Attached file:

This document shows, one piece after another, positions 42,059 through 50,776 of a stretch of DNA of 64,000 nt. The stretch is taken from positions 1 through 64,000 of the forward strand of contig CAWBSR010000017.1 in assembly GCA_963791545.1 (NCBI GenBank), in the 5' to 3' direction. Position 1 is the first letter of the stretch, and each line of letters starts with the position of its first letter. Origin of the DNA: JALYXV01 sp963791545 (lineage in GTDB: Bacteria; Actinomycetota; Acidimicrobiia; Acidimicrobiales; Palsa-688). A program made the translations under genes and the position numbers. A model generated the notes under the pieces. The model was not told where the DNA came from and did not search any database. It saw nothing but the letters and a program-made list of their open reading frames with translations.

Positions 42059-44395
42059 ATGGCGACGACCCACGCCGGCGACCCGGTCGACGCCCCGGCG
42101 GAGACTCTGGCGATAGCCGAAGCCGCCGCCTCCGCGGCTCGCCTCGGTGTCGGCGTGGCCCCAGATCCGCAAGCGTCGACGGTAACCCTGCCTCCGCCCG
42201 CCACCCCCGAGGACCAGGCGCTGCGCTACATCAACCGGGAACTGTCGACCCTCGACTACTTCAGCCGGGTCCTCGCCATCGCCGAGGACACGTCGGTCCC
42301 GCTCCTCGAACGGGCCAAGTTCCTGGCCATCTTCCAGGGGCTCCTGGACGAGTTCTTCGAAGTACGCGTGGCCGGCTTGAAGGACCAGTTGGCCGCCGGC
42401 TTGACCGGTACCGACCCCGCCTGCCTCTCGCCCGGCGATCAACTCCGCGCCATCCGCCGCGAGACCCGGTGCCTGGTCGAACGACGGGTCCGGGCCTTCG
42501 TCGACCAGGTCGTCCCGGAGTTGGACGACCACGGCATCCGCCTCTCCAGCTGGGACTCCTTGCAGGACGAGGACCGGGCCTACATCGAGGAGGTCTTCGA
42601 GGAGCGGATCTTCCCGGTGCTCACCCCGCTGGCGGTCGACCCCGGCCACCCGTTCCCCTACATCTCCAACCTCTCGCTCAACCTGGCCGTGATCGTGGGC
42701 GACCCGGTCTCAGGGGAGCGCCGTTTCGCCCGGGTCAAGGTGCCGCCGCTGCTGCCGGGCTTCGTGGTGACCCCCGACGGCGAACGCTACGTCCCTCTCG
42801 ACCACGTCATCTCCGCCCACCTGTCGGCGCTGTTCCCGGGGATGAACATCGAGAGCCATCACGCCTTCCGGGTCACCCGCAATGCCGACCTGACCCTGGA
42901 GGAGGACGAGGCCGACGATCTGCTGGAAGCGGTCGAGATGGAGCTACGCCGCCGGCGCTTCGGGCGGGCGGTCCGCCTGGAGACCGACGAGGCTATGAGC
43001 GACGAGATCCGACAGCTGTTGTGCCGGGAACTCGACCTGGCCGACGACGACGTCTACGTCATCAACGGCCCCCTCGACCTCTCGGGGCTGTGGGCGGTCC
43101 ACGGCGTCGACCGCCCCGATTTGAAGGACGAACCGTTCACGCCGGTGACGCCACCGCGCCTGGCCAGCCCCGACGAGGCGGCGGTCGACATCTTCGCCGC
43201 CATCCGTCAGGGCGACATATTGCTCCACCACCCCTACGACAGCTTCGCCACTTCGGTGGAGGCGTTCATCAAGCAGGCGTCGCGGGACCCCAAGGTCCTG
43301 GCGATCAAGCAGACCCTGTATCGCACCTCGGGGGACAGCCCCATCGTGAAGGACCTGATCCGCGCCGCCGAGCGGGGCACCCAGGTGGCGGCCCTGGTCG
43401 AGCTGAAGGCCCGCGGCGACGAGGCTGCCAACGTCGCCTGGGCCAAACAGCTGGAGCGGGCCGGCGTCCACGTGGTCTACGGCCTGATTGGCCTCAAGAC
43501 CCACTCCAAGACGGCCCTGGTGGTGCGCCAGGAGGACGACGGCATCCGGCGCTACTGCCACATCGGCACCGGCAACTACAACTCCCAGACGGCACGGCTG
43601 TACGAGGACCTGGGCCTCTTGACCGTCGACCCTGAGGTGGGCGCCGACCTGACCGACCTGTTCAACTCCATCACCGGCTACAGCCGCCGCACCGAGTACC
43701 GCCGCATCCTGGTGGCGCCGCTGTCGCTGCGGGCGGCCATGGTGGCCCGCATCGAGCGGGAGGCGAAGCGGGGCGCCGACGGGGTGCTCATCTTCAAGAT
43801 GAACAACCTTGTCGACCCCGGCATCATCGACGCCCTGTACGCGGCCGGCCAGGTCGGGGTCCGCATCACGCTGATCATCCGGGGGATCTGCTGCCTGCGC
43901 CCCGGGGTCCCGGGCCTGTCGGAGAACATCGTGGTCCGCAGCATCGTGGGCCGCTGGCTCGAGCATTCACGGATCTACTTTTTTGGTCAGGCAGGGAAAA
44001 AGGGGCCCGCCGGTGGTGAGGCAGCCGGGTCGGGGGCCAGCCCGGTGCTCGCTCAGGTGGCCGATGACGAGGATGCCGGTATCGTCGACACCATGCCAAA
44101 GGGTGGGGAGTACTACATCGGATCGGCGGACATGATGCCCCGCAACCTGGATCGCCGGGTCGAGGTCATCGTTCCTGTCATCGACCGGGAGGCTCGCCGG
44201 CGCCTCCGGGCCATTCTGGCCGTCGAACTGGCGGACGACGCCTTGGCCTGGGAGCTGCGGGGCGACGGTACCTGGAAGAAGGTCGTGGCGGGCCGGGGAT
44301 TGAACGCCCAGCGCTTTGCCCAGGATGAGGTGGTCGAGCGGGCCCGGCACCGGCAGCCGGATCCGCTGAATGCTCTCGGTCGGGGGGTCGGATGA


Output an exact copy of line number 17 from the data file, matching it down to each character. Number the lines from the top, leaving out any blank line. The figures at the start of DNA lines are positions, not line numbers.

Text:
43401 AGCTGAAGGCCCGCGGCGACGAGGCTGCCAACGTCGCCTGGGCCAAACAGCTGGAGCGGGCCGGCGTCCACGTGGTCTACGGCCTGATTGGCCTCAAGAC